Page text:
News, Jazz, NPR
Play Live Radio
Next Up:
0:00
0:00
Available On Air Stations
Politics / Issues
The State We're In connects with people in Central Florida and the greater Tampa Bay region about issues that matter to you. From the coronavirus to special coverage of politics along the I-4 corridor, it’s a chance to hear your neighbors, and better understand their experience.The State We’re In is a collaboration of WUSF Public Media in Tampa and 90.7 WMFE in Orlando and is part of America Amplified, a national community engagement and reporting initiative supported by the Corporation for Public Broadcasting.[Join Us On Facebook]

What Is Amendment 1, The Citizenship Requirement to Vote in Florida Elections Amendment?

Vote written on chalkboard with a check sign
Illustration by Ryan Ellison/WMFE

Here's what you need to know about Amendment 1.

Ballot summary: This amendment provides that only United States Citizens who are at least eighteen years of age, a permanent resident of Florida, and registered to vote, as provided by law, shall be qualified to vote in a Florida election.

Do you have to be a citizen to vote in Florida already?

Amendment 1’s premise is simple: It would add a line in Florida’s constitution that you must be a citizen to vote. Federal law already prohibits non-citizens from voting.

Currently, Florida’s constitution says every citizen shall have the right to vote. Amendment 1 would change the every to only.

John Loudon is chairman of Florida Citizen Voters Inc., the amendment’s sponsor. He points to San Francisco and Maryland, places where non-citizens are allowed to vote in local elections as the reason why the amendment is needed.

“I learned about this new trend of giving legal voting rights to non-citizens, starting and local elections, but potentially expanding to state and federal elections,” Loudon said. “And I just have a serious problem with that.”

Who is against Amendment 1?

The League of Women Voters has come out against Amendment 1, calling it unnecessary.

“We’re opposed to that, there’s no need for that amendment, ” said Florida League of Women Voters President Patti Brigham. “You already have to be a citizen to vote in Florida or in the United States, so that’s a ridiculous initiative and we’re suspicious as to why it’s even there.”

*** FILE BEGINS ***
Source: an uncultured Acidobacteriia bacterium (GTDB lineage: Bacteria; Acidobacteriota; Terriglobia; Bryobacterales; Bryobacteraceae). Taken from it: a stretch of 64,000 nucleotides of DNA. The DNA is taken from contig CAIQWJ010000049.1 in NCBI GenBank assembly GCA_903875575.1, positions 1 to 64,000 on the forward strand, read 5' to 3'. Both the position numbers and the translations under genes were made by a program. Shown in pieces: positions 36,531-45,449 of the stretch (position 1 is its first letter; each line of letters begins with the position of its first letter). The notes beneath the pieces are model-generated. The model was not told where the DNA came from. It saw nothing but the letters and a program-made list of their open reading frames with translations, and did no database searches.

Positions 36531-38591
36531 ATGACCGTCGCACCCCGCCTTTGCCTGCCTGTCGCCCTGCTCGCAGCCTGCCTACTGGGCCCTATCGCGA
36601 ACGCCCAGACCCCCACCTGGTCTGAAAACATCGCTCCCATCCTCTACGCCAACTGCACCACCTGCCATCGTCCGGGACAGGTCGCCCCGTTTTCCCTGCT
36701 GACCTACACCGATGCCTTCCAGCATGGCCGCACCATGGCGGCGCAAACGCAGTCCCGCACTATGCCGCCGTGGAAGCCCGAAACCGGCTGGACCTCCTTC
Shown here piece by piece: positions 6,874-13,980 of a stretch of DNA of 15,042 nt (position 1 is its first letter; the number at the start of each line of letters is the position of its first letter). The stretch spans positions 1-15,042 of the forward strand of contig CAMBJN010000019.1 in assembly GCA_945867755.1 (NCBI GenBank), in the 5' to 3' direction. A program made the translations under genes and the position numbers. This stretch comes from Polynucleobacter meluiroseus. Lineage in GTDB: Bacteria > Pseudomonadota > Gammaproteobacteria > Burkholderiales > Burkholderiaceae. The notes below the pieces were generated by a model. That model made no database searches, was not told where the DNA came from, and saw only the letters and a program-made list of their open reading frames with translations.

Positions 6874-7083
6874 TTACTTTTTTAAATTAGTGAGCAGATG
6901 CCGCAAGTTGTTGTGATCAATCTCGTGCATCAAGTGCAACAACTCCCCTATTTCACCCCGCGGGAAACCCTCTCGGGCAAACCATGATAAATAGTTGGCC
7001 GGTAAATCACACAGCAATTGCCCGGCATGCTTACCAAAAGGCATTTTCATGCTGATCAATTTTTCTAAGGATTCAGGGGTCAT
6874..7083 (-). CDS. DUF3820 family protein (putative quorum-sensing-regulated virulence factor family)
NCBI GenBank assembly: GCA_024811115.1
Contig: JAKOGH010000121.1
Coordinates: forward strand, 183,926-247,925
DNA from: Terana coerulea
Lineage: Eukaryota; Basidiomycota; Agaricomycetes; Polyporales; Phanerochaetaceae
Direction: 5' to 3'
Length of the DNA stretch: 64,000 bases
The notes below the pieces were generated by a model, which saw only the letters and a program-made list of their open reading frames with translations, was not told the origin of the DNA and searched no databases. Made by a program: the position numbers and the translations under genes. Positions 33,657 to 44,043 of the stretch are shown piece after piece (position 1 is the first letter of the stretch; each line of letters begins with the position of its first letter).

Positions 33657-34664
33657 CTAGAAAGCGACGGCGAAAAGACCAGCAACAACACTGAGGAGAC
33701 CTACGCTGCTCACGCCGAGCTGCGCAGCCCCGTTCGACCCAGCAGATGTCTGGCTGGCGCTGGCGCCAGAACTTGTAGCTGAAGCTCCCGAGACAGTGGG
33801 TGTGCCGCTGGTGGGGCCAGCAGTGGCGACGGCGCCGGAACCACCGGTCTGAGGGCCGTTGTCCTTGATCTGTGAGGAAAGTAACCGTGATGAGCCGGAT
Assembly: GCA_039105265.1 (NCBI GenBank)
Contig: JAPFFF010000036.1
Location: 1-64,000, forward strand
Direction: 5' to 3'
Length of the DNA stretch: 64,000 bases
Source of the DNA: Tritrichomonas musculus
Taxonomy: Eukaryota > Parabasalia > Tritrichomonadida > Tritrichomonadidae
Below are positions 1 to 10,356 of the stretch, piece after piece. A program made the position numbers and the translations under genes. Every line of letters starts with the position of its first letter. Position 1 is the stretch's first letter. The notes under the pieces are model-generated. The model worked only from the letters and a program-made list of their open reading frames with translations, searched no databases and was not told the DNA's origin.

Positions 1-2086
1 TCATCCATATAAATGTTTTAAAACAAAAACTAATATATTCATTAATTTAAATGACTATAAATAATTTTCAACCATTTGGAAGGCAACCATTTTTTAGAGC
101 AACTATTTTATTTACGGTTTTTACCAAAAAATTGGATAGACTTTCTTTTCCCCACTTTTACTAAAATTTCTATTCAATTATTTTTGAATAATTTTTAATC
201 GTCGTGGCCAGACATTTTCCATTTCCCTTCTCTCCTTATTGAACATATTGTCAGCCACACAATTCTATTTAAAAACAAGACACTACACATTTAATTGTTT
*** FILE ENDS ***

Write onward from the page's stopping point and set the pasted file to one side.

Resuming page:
What do other states require?

Arizona and North Dakota recently passed a citizenship requirement to vote. Florida, Colorado and Alabama will vote on it this year.

Where can I get more information?

You can read the full-text of Florida’s Amendment 1 here.

The Florida Division of Elections keeps records on the sponsors of Amendment 1 and its financial backers.

The Florida Office of Economic and Demographic Research has an evaluation of the financial impact of Amendment 1 here.

The Florida Supreme Court approved putting Amendment 1 onto the 2020 ballot in this opinion.

Learn about other Florida constitutional amendments on the Nov. 3 ballot:
Amendment 1: The Citizenship Requirement to Vote in Florida Elections Amendment

Amendment 2: Raising the Minimum Wage

Amendment 3: The All Voters Vote in Primary Elections

Amendment 4: The Voter Approval of Constitutional Amendments

This story is part of The State We’re In, an elections reporting initiative from WUSF and WMFE in Orlando. It’s produced in partnership with America Amplified, an initiative using community engagement to inform local journalism. It is supported by the Corporation for Public Broadcasting. On Facebook, follow The State We’re In page and join the conversation in the group.

WUSF 89.7 depends on donors for the funding it takes to provide you the most trusted source of news and information here in town, across our state, and around the world. Support WUSF now by giving monthly, or make a one-time donation online at WUSF.org/give.